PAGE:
There are several things to keep in mind when choosing bathroom lighting. At the top of the list is safety and functionality. Because bathrooms are small, it is especially important that bathroom lighting fixtures are water-tight and a safe distance from showers, bathtubs, sinks and toilets. All outlets in the bathroom should have ground fault circuit interrupter (GFCI), too. If you choose to plug in a flame-less candle or small lamp on your vanity, make sure you use an outlet with a GFCI.
You will also want a dimmer since the intensity of light you will need for dressing and grooming will be much brighter than the light you will want for relaxing and unwinding. A good idea is to put ceiling lights and vanity lights on different circuits so that you can turn on whichever lights suit your needs at the moment.
Light placement is also an important consideration. While over the mirror lights are very effective for lighting up the bathroom, they tend to cast harsh and unflattering shadows on your face when you are trying to dress and may give you the impression that you look tired and wore out. A much better bathroom lighting choice for grooming would be to install bar lights on both sides of your mirror so that the reflection you see looks more like what others will see out in the light of day.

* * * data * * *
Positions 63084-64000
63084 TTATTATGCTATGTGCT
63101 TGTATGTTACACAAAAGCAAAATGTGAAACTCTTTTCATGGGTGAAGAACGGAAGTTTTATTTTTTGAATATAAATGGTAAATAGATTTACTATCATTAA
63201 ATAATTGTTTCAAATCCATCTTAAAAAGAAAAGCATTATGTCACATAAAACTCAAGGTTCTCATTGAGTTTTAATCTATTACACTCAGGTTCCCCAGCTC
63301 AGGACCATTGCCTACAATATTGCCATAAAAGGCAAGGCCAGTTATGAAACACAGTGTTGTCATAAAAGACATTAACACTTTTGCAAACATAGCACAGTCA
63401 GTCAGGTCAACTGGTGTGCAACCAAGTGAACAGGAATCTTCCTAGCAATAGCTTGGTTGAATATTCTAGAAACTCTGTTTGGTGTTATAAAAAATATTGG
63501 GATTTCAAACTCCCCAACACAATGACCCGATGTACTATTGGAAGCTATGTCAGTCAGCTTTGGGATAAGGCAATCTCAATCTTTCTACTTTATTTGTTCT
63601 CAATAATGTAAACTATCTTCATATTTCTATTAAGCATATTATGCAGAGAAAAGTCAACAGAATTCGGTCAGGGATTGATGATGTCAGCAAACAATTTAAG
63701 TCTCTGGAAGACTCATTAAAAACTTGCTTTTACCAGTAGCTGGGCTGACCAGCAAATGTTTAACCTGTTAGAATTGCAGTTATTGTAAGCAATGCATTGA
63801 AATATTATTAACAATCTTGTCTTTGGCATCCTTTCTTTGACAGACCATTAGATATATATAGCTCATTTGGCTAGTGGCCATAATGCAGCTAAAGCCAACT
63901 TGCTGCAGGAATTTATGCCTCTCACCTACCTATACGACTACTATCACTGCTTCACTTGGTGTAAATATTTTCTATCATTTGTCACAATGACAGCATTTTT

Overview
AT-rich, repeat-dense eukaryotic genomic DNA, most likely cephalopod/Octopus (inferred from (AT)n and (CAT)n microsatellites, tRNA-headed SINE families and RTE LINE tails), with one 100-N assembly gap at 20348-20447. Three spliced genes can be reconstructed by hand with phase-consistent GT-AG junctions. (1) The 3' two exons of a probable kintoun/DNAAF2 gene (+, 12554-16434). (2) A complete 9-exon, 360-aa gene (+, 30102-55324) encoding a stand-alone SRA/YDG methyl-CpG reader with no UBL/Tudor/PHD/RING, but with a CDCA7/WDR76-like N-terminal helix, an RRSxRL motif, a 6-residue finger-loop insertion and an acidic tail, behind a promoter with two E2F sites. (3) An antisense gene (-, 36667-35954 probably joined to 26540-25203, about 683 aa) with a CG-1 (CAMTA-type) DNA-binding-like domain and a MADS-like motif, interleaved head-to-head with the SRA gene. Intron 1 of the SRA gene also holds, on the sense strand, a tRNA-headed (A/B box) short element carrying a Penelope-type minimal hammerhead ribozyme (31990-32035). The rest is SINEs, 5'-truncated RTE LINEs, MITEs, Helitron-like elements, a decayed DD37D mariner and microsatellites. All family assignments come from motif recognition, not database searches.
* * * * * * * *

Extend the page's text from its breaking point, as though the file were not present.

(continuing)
The most flattering light is soft sunlight and you can achieve very similar light in your bathroom even if you don’t have a window. The trick is to choose the right bulb. The three main types of bulbs are incandescent, fluorescent and LED. Although incandescent bulbs are being phased out, they are still available and you may still be using them. Make sure that you choose the types with “withe” color and a color temp of 2,700K to 3,000K. Although it is true that not all compact fluorescent lights work to show you in your best light, if you choose one Color Rendering Index (CRI) of 90 or above, it will provide illumination similar to soft sunlight. LED lights are the most recent choice available. If you choose LED bulbs of 450 lumens you will have an intensity similar to a 60 watt bulb. Again you will need a CRI of 90 or above and a color temp between 2,700K and 3,000K.